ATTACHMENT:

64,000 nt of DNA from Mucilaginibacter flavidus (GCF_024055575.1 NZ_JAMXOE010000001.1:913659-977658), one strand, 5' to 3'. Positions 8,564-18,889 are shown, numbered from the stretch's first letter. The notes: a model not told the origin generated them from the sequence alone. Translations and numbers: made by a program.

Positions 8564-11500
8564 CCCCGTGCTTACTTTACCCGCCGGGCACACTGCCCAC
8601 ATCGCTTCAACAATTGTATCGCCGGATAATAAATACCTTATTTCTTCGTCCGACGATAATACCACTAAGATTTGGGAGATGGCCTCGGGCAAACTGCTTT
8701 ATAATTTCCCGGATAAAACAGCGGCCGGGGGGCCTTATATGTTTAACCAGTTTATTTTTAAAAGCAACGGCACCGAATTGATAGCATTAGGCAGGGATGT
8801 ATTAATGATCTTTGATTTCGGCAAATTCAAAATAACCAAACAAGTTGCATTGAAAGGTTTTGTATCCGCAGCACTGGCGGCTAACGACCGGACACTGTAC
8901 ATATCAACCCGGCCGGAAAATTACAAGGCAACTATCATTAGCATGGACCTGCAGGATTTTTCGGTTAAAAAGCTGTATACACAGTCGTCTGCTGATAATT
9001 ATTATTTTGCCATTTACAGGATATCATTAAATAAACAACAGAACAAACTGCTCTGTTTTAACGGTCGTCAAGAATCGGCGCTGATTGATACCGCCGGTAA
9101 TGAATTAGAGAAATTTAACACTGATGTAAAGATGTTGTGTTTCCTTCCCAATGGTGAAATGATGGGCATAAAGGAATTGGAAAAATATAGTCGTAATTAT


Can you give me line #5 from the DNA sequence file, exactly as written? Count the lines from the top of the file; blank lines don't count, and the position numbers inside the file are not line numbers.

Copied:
8701 ATAATTTCCCGGATAAAACAGCGGCCGGGGGGCCTTATATGTTTAACCAGTTTATTTTTAAAAGCAACGGCACCGAATTGATAGCATTAGGCAGGGATGT